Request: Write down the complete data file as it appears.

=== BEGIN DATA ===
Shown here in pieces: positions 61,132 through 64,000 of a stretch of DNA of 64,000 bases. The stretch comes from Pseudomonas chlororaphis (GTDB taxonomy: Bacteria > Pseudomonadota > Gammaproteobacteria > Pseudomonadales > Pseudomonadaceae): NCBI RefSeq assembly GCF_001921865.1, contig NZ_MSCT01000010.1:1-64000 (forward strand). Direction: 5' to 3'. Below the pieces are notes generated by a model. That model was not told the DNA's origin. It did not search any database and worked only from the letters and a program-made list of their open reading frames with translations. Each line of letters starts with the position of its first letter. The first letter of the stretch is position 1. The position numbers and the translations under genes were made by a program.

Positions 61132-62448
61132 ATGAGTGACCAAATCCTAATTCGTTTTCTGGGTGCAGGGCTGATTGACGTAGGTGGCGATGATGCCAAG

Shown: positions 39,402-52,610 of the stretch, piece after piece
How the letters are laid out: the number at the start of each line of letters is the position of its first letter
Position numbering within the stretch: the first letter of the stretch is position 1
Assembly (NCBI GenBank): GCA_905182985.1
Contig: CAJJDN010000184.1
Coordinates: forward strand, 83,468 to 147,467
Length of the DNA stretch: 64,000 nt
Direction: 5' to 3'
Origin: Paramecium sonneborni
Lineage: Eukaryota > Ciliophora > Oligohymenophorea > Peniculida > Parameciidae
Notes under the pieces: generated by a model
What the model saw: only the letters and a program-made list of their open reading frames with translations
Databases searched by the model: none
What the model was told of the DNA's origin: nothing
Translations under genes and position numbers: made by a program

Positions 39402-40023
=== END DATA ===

Shown here in pieces: positions 61,132 through 64,000 of a stretch of DNA of 64,000 bases. The stretch comes from Pseudomonas chlororaphis (GTDB taxonomy: Bacteria > Pseudomonadota > Gammaproteobacteria > Pseudomonadales > Pseudomonadaceae): NCBI RefSeq assembly GCF_001921865.1, contig NZ_MSCT01000010.1:1-64000 (forward strand). Direction: 5' to 3'. Below the pieces are notes generated by a model. That model was not told the DNA's origin. It did not search any database and worked only from the letters and a program-made list of their open reading frames with translations. Each line of letters starts with the position of its first letter. The first letter of the stretch is position 1. The position numbers and the translations under genes were made by a program.

Positions 61132-62448
61132 ATGAGTGACCAAATCCTAATTCGTTTTCTGGGTGCAGGGCTGATTGACGTAGGTGGCGATGATGCCAAG

Shown: positions 39,402-52,610 of the stretch, piece after piece
How the letters are laid out: the number at the start of each line of letters is the position of its first letter
Position numbering within the stretch: the first letter of the stretch is position 1
Assembly (NCBI GenBank): GCA_905182985.1
Contig: CAJJDN010000184.1
Coordinates: forward strand, 83,468 to 147,467
Length of the DNA stretch: 64,000 nt
Direction: 5' to 3'
Origin: Paramecium sonneborni
Lineage: Eukaryota > Ciliophora > Oligohymenophorea > Peniculida > Parameciidae
Notes under the pieces: generated by a model
What the model saw: only the letters and a program-made list of their open reading frames with translations
Databases searched by the model: none
What the model was told of the DNA's origin: nothing
Translations under genes and position numbers: made by a program

Positions 39402-40023